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How Do I Protect the Exempt Status of a Position?

By Carol Rovello, SPHR

 Being paid on a salary basis means an employee regularly receives a predetermined amount of compensation each pay period on a weekly, or less frequent, basis. The predetermined amount cannot be reduced because of variations in the quality or quantity of the employee’s work.

An exempt employee must receive the full salary for any week in which the employee performs any work, regardless of the number of days or hours worked. Exempt employees do not need to be paid for any workweek in which they perform no work. An employee is not paid on a salary basis if deductions from the predetermined salary are made for absences occasioned by the company or by the operating requirements of the business. If the employee is ready, willing, and able to work, deductions may not be made for time when work is not available.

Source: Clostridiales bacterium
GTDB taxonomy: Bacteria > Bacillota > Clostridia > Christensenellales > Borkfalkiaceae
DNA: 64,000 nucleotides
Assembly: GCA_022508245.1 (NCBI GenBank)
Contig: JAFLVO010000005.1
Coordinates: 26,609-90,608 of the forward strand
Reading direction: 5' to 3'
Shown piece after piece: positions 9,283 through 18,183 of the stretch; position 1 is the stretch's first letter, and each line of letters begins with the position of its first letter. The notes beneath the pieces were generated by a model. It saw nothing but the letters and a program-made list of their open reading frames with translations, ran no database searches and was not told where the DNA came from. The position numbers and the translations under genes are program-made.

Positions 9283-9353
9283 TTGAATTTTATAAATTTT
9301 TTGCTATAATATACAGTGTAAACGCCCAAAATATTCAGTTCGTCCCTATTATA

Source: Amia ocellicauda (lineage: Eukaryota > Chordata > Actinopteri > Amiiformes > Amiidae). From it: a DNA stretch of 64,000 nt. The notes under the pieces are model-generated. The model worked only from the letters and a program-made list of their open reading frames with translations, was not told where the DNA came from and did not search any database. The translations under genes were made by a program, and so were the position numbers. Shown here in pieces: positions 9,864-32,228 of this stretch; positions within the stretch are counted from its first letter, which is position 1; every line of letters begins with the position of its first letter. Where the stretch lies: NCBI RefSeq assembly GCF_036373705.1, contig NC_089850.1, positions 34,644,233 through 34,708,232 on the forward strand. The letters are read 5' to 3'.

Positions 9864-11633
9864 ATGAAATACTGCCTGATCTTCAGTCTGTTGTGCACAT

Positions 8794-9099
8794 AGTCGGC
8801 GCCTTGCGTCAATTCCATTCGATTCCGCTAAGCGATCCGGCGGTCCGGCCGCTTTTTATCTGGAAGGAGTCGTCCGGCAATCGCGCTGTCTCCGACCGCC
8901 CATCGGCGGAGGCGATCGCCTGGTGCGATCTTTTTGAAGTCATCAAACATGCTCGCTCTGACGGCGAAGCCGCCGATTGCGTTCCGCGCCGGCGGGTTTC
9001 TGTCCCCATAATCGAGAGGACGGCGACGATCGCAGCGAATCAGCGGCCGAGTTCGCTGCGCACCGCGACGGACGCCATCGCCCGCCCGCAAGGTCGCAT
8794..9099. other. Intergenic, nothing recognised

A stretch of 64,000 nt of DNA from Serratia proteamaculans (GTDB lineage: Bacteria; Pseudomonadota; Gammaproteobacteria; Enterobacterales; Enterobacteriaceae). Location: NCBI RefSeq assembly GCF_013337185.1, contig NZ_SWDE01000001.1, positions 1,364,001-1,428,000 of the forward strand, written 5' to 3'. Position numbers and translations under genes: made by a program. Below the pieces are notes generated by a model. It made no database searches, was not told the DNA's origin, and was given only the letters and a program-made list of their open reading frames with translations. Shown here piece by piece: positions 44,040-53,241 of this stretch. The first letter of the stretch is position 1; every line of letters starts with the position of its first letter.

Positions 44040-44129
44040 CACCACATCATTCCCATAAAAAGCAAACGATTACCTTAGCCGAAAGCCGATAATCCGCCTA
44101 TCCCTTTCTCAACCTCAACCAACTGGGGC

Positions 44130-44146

Deductions from pay are permissible for the following purposes:

1. When an exempt employee is absent from work for one or more full days for personal reasons other than sickness or disability.

For example, if an employee is absent for two full days to handle personal affairs, the employee’s salaried status will not be affected if deductions are made from the salary for two full-day absences.  However, if an exempt employee is absent for one and a half days for personal reasons, the company can deduct only for the one full-day absence.

2. For absences of one or more full days due to sickness or disability if the deduction is made in accordance with a bona fide plan, policy, or practice of providing compensation for salary lost due to illness.

The Company is not required to pay any portion of the employee’s salary for full-day absences for which the employee receives compensation under the plan, policy, or practice. Deductions for such full-day absences also may be made before the employee has qualified under the plan, policy, or practice and after the employee has exhausted the leave allowance.